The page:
Greg Freiherr has reported on developments in radiology since 1983. He runs the consulting service, The Freiherr Group.
BLOG: How Advances in Technology Help Patients and Providers
Power injectors can improve efficiency and patient safety, for example, ensuring that contrast agent is not wasted due to the lack of a saline bolus. Image courtesy of Lior Molvin
Patient safety and operational efficiency are behind the development of modern contrast media, selection and utilization strategies — as well as refinements in the injector technologies for these media. Much remains to be done.
New agents for MRI and diagnostic sonography were created to get the most from these imaging modalities, which do not rely on ionizing radiation — gadolinium-based agents for MRI; bubble agents for diagnostic ultrasound. The development some three decades ago of nonionic iodinated contrast agents exemplifies the importance of patient safety as a force underlying the development of modern contrast agents.1, 2
Similarly, low-osmolar nonionic contrast agents for CT may have fewer side effects and less nephrotoxicity than traditional ionic, high-osmolar agents. Intravenous MRI contrast agents are not toxic to the kidney, but the development of NSF (nephrogenic systemic fibrosis) is a continuing concern, say opinion leaders. The clinical significance and reason for gadolinium accumulation in tissue among patients without renal impairment, they say, is not known.
It is known, however, that the nonionic molecules of gadolinium chelates have lower osmolality and viscosity, which makes them more digestible at higher concentrations and allows faster bolus injections.3
Sonographic agents use microbubbles to improve the diagnostic yield,4 while maintaining safety.5
Technological Evolution Picking Up
From now on, however, much of the innovation involving contrast-enhanced studies will likely involve the power injector. And its evolution could be dramatic.
Just as the cell phone has become much more than a phone, contrast injectors are evolving into new — and different —- roles. Injector-oriented technologies, for example, are already available in the management of protocols and the supply chain. These tools could help assess waste, the number of extravasations, technologist performance, site and shift performance, even department budgets.
“Beyond the obvious ability to standardize injections (to achieve) image consistency, there are so many opportunities for injectors to become clinical devices that cannot be lived without,” said Lior Molvin, a CT technologist and protocol manager for the diagnostic CT group at Stanford Health Care in Palo Alto, Calif.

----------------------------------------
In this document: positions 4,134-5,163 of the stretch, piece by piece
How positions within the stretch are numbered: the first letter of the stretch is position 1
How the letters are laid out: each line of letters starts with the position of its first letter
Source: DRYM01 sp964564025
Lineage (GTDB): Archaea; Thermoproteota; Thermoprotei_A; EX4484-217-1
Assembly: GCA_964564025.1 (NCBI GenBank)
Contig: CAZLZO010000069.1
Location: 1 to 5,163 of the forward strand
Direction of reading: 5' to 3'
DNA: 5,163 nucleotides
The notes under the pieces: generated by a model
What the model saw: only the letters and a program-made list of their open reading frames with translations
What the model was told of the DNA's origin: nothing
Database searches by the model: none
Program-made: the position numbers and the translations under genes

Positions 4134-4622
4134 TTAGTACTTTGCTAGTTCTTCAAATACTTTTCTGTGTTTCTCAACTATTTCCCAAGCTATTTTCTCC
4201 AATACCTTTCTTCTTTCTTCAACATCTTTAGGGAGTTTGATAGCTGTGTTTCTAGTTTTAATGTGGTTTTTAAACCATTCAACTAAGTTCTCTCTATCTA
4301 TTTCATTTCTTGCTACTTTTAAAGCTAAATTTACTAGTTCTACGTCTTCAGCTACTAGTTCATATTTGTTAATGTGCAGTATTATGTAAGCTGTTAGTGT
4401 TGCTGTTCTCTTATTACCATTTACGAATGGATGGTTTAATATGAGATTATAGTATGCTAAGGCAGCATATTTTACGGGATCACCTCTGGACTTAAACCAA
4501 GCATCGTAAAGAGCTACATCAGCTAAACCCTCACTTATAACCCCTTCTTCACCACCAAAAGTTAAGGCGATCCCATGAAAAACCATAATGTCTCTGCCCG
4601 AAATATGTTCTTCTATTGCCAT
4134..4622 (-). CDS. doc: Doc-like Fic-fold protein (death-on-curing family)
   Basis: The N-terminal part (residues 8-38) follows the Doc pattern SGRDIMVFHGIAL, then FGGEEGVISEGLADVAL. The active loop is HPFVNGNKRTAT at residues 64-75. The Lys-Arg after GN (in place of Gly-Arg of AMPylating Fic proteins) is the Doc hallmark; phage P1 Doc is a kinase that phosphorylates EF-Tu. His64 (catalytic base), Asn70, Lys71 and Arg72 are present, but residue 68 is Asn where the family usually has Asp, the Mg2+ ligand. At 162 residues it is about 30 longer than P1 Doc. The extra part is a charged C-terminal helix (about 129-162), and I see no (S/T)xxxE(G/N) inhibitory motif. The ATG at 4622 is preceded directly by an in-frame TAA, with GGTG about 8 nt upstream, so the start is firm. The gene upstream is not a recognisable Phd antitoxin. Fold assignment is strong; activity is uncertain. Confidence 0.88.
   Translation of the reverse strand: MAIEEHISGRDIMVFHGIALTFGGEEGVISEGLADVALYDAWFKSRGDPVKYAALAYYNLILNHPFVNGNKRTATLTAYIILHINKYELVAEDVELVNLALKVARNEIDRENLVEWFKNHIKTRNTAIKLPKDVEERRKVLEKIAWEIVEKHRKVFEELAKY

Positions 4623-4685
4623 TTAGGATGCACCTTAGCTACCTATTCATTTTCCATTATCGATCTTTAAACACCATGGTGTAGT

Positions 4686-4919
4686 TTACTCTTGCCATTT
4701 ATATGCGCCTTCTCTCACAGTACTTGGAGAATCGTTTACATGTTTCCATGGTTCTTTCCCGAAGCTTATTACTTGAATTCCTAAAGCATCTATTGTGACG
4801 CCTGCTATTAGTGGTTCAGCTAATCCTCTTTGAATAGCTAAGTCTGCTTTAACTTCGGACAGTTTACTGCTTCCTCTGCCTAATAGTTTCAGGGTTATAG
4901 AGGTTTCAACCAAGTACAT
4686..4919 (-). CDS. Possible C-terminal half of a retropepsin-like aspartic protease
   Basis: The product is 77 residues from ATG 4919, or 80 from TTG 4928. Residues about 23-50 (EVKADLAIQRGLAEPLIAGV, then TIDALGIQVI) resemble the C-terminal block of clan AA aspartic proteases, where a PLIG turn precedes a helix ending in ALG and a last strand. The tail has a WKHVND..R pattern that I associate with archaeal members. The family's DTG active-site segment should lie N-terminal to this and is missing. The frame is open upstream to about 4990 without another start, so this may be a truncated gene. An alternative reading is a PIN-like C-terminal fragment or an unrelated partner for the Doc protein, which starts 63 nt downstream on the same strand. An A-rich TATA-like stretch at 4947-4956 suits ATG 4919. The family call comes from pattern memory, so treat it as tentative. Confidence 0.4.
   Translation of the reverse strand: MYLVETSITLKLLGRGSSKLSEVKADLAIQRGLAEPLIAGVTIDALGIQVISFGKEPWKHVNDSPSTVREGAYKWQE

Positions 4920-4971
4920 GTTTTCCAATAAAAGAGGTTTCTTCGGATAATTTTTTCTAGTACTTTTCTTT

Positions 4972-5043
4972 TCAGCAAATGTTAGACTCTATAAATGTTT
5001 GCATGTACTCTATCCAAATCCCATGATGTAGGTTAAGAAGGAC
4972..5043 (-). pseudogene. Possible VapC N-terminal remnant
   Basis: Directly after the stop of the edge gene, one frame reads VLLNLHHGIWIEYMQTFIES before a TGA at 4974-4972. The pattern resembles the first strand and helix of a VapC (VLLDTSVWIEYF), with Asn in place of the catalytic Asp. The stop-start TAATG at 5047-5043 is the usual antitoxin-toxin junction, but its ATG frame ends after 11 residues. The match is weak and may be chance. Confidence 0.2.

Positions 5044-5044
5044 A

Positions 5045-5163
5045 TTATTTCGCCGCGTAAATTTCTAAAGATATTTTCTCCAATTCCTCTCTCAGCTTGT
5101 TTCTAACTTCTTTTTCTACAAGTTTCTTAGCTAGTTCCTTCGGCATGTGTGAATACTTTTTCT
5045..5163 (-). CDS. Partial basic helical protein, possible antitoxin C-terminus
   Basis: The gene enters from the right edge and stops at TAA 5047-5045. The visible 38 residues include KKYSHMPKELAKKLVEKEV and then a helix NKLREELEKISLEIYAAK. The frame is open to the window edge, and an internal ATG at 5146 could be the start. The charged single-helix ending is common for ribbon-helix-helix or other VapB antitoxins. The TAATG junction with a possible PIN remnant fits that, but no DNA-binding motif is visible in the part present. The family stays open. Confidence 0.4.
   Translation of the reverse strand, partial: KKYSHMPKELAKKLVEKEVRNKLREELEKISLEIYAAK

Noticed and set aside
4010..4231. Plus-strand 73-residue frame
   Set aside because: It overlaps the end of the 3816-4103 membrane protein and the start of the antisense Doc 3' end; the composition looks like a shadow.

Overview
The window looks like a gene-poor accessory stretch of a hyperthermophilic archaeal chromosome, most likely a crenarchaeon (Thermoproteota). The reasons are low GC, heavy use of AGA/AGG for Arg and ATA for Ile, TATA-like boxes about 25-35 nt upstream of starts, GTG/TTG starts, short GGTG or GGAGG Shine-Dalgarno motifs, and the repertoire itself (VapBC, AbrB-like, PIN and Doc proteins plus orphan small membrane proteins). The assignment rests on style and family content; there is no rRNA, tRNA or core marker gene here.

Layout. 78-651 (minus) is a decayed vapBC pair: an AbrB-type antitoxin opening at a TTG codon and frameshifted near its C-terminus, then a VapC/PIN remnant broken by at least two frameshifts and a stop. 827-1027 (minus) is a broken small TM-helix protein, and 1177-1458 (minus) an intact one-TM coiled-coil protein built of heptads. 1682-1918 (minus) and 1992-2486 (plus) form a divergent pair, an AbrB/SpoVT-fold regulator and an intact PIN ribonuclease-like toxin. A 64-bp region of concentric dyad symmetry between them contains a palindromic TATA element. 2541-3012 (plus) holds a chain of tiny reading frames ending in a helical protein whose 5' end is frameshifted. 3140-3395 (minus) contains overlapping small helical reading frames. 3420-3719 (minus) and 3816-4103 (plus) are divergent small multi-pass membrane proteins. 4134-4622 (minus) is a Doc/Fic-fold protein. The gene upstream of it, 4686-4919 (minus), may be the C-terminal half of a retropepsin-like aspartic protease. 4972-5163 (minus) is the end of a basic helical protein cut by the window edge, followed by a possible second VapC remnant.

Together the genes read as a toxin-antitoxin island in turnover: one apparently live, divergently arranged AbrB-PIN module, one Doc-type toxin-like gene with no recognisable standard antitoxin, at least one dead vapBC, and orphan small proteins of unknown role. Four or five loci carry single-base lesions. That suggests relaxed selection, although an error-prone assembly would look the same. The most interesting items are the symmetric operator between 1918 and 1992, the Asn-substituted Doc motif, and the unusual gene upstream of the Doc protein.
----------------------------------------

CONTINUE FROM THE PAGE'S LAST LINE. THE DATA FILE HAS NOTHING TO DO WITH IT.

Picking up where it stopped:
Simple algebraic tools might be built into injectors, Molvin said. Power injectors could help departments with “just-in-time” supply, for example. This would improve efficiency by reducing the need to over stock contrast agents. “The injector would know exactly how much contrast it has injected, so we would know how much we need to order in order to maintain operational efficiency,” he said. The injector might even link to a data base associated with the ordering cycle.
Injectors could also automatically consider the size of the patient — tall or short; skinny, average or obese — saving time that technologists otherwise may spend factoring body habitus into injection strategies and protecting patients from over- and under-dosing. Even more might be accomplished with the integration of smart algorithms that check the circumstances surrounding extravasations, especially as they pertain to CT and MRI.
Greg Freiherr is a contributing editor to ITN. Over the past three decades, he has served as business and technology editor for publications in medical imaging, as well as consulted for vendors, professional organizations, academia, and financial institutions.
Editor’s Note: This is the second blog in a series titled Using Contrast Media. The first blog, Why Power Injectors Are Needed for High-quality Imaging, can be found here. How customer needs factor into product innovation will be the focus of the next blog in this series.
- Pradubpongsa P, Dhana N, Jongjarearnprasert K, et al. Adverse reactions to iodinated contrast media: prevalence, risk factors and outcome-the results of a 3-year period. Asian Pac J Allergy Immunol. 2013;31(4):299-306. https://www.ncbi.nlm.nih.gov/pubmed/24383973
- McClennan BL. Ionic and nonionic iodinated contrast media: Evolution and strategies for use. AJR Am J Roentgenol. 1990;155(2):225-233.
- Hunt CH, Hartman RP, Hesley GK. Frequency and severity of adverse effects of iodinated and gadolinium contrast materials: Retrospective review of 456,930 doses. AJR Am J Roentgenol. 2009;193:1124-1127. https://www.ncbi.nlm.nih.gov/pubmed/19770337
- Ignee A, Atkinson, NSS, et.al. Ultrasound contrast agents. Endosc Ultrasound. 2016 Nov-Dec; 5(6): 355–362. http://www.eusjournal.com/article.asp?issn=2303-9027;year=2016;volume=5;issue=6;spage=355;epage=362;aulast=Ignee
- Ultrasound Societies Urge FDA to Remove Black Box Warning on Contrast Agents https://www.itnonline.com/content/ultrasound-societies-urge-fda-remove-black-box-warning-contrast-agents